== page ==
The severity of Kirklees Council’s financial position is becoming increasingly clear with the situation expected to get worse before it gets better, according to a council report.
On Wednesday (6 September), cabinet will consider the Medium Term Financial Plan (MTFP), which sets out the principles that the organisation will use to guide its financial decision-making over the coming months. The strategy aims to ensure the council balances its budget, remains financially stable over the next five years and best prioritises its spending.
The report outlines how the council needs to make £47.8m in savings before it sets its budget next year. Increasingly severe money-saving measures are already being implemented including freezing recruitment and all non-essential spending, making 250 members of the council’s workforce redundant between October and March, and the acceleration of the sale of assets the council was already looking to dispose of.
In addition to this, the council is undertaking a review of its capital programme which includes major regeneration projects such as the Huddersfield and Dewsbury Blueprint and George Hotel. The report states that the council will have to “delay, defer, stop or not start some projects” but doesn’t detail which will be affected.
However, despite these measures, the council forecasts that its funding shortfall will increase in the coming financial years, with this estimated to peak at £61.1m in 2026/27.
In the previous financial year, the local authority also faced a challenging financial situation, ending the year with a £43m budget gap. In this instance, the council was able to use £25m of reserves to lessen the damage but going forward, the council is unable to fall back on reserves as these one-off funds have dried up. The report states that there is “no scope to use reserves” when planning the budget for the financial year 2024/25.
With reserves no longer an option, the MTFP details the three key ways the council will manage its finances going forward. First, by growing the Kirklees economy. That means delivering new housing and making sure its infrastructure attracts further investment and working with partners in sectors to make the most of the borough’s economic potential. A thriving economy brings revenue to the council and protects residents from future economic shocks.
The second strand means the council will find more efficient ways of delivering services to residents and modernising the way it operates. That will mean cutting the cost of services by reducing management and administration costs as well as reviewing the scope of services the council offers. It will also mean recovering a greater proportion of the costs of some services which are currently subsidised and making sure the authority uses technology and its assets in the most efficient ways possible.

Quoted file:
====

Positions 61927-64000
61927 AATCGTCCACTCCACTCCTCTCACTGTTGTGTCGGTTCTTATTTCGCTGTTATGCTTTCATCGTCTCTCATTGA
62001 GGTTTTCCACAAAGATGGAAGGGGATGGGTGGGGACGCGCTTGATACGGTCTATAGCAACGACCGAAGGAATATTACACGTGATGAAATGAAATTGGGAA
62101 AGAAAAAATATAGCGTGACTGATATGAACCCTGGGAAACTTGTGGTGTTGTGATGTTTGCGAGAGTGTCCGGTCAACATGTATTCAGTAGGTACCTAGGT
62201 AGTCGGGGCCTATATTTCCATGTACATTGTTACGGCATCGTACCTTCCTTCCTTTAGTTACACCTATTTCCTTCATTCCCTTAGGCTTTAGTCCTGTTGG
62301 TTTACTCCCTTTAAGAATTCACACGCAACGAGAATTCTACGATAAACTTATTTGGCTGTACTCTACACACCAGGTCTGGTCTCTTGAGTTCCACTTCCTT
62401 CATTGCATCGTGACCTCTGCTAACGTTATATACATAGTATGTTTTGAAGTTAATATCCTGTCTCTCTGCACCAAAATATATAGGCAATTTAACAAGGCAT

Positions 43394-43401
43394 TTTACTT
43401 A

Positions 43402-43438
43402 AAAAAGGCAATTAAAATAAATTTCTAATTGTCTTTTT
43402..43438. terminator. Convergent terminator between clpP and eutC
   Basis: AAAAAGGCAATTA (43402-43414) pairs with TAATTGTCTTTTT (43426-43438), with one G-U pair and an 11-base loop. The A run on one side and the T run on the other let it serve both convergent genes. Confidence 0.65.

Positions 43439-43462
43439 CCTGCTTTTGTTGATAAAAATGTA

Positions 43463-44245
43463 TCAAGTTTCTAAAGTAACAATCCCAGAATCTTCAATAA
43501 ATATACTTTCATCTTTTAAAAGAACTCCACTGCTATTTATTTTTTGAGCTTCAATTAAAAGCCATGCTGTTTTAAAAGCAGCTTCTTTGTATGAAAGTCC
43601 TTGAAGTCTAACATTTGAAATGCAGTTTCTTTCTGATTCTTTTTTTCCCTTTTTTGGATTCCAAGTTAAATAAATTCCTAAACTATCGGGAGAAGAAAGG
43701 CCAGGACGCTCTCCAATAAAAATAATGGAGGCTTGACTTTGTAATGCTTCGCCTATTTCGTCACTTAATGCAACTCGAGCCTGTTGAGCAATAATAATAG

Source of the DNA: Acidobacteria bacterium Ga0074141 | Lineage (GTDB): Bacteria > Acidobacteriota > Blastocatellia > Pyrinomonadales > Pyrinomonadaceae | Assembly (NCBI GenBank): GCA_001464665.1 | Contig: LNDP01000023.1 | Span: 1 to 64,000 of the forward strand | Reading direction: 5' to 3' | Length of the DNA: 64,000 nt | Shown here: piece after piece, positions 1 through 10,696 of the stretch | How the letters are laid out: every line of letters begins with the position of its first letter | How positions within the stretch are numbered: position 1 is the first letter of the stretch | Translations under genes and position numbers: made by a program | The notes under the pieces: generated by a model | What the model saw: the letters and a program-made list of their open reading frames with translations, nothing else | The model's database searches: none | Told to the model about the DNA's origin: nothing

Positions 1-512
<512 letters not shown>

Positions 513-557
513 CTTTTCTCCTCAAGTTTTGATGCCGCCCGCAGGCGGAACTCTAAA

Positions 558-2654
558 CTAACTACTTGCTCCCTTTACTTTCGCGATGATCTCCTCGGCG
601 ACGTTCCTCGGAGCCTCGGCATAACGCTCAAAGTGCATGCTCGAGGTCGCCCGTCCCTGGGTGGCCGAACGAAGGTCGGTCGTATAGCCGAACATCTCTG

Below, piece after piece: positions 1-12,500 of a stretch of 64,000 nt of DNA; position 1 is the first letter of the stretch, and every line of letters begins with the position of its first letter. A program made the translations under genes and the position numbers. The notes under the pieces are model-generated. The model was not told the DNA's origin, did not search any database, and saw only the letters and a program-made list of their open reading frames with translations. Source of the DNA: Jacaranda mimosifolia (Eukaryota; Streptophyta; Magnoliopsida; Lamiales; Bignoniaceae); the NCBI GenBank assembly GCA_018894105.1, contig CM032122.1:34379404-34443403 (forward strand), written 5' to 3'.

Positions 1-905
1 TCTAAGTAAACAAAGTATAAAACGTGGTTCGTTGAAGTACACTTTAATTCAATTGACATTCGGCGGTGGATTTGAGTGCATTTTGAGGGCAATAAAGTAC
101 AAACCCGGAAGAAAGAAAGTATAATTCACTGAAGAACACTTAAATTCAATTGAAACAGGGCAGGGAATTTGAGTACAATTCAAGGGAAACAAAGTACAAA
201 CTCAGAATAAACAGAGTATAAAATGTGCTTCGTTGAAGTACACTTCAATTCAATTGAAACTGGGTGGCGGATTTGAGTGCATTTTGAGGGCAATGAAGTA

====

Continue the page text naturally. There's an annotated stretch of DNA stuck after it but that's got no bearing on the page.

The third part of the plan describes how the council will prioritise its funding towards people, families and organisations that need its services the most and where they can have the most impact. This involves focusing on prevention and early intervention as well as targeting services more effectively.
The council’s financial troubles have been attributed to a number of factors including the cost of living crisis, with increased pressures on energy, pay, goods and services. In addition, there has been increasing demand on services like social care for older residents and costs for children and young people who need extra support.
Cabinet Member for Finance and Regeneration, Cllr Graham Turner, said: “Every day, we’re hearing stories about councils facing significant financial pressures. It’s not just a local issue, it’s regional and national. In Kirklees, we’ve been open about our finances and how the cost-of-living crisis and our longstanding under-funding has given us particular challenges this year.
“But this financial plan shows we’re facing up to the challenge. Over the past few months, we’ve taken urgent action to address the immediate financial issues and this updated strategy will build on that work to safeguard the financial future of the council, which is key to delivering all our services. Growing our economy, making efficiencies and prioritising spending will be key to overcoming the pressures we face and setting the council on a firm financial footing.
“There are tough decisions to come. But we will continue to be open with residents and keep putting pressure on government to give Kirklees residents the fair deal on funding they deserve.”